Evolution of TV: ultra-high definition television HDTV

Since 1990s a new technology enabling transmission of video data with resolution more than HDTV (1920×1080 pixels) had been researched before in a series of corresponding standards was released 2004-2010. Now they are known as 4K and 8k Ultra High Definition standards.

4K UHDTV (2160p) is 3840 pixels wide by 2160 pixels tall (8.3 megapixels), which is four times as many pixels as 1920×1080 (2.1 megapixels). 8K UHDTV (4320p) is 7680 pixels wide by 4320 pixels tall (33.2 megapixels), which is sixteen times as many pixels as current 1080p HDTV.

As the resolution reached at least 4 times of HDTV, the benefits of video viewing are especially noticeable on large flat TV screens, among which the so called panoramic effect. Previously this effect could be seen in cinema theatres only. Now a consumer can fully enjoy the participation effect on his home TV.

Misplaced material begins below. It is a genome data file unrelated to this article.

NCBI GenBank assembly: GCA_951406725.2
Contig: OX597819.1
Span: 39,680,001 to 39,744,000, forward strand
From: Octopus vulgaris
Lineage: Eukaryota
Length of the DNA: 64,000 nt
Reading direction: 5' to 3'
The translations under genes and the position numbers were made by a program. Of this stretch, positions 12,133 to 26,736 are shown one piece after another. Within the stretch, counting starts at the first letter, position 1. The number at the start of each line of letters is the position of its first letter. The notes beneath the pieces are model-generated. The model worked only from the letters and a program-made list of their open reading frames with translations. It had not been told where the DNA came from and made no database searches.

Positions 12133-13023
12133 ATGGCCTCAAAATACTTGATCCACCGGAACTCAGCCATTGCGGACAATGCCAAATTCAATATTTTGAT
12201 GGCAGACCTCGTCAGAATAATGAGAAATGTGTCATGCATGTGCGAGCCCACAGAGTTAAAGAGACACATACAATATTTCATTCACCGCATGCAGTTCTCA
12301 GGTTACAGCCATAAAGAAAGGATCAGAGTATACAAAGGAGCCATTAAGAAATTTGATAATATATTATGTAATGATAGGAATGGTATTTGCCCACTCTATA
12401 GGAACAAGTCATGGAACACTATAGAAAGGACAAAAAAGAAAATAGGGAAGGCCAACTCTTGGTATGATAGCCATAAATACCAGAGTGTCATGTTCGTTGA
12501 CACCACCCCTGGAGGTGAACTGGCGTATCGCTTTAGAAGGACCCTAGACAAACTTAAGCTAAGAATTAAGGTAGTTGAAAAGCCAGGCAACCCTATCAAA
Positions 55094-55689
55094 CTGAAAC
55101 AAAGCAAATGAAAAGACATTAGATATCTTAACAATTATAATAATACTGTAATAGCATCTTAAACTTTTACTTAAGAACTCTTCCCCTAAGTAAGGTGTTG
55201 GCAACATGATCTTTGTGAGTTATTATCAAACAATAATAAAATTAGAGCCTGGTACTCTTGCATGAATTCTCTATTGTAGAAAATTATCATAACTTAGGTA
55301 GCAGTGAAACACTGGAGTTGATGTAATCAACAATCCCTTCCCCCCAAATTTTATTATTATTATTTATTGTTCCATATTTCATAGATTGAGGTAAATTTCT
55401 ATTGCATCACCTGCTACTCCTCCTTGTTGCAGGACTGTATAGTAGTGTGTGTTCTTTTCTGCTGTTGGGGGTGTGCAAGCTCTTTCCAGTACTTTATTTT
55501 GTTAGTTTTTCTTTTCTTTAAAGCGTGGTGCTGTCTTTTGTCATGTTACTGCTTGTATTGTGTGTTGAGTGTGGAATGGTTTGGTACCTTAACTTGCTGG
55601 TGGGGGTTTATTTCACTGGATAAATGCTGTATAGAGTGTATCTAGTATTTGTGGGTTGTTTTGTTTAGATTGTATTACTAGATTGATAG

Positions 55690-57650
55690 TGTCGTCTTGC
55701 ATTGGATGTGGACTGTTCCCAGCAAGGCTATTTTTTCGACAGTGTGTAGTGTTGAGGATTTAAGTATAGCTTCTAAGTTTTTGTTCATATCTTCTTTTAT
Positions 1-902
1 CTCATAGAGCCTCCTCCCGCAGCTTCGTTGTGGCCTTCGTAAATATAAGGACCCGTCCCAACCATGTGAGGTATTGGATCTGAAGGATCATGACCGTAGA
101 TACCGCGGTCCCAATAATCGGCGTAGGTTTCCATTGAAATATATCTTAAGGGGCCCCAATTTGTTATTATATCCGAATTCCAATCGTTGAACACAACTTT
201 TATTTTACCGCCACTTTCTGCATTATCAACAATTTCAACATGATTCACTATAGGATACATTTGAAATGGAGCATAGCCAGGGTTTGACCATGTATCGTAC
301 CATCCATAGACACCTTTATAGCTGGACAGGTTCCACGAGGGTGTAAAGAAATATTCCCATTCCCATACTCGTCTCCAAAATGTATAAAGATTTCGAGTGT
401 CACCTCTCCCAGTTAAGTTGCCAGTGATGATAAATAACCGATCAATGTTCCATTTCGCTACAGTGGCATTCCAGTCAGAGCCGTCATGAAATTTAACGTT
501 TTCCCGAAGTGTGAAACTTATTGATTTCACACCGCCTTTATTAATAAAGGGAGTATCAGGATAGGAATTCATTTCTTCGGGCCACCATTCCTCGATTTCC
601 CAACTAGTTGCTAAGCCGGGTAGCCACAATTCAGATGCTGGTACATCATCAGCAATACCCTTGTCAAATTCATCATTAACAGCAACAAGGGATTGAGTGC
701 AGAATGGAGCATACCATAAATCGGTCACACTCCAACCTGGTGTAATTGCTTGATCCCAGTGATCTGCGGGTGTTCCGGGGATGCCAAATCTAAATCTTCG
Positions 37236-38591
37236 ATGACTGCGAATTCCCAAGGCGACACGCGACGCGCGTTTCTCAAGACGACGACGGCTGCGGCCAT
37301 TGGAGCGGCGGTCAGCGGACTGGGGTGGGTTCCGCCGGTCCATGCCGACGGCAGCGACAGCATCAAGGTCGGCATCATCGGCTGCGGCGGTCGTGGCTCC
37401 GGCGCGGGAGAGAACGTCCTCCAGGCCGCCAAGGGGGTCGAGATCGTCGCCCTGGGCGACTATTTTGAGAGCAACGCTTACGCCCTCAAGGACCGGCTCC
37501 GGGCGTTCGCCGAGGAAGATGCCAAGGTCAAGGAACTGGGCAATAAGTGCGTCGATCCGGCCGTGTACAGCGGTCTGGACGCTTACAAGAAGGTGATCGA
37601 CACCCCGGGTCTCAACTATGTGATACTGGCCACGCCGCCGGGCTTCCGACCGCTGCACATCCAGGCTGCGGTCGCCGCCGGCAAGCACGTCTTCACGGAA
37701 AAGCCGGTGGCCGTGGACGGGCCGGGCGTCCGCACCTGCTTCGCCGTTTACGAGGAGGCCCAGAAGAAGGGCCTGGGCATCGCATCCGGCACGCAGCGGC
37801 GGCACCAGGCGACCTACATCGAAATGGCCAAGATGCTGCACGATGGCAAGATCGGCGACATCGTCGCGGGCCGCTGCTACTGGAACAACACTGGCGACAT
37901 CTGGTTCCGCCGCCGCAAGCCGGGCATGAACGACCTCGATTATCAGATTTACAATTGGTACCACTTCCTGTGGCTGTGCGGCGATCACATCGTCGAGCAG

Along with its obvious benefits new standards have some serious disadvantages. More pixels sent at a time means higher bitrates and wider bandwidths are needed for transmission of video signal.   Thus a new standard implementation requires development of new devices capable to handle high speed data rates communication. Furthermore, this technology needs more bandwidth capacities. The mentioned above finally suggests that huge investments and resources are involved in that development. So the applying of UHDTV standards seems quite expensive and unaffordable (at least for now). The development and use of new and more efficient codecs might aid further progress of the standards (the H.265 codec is already developed).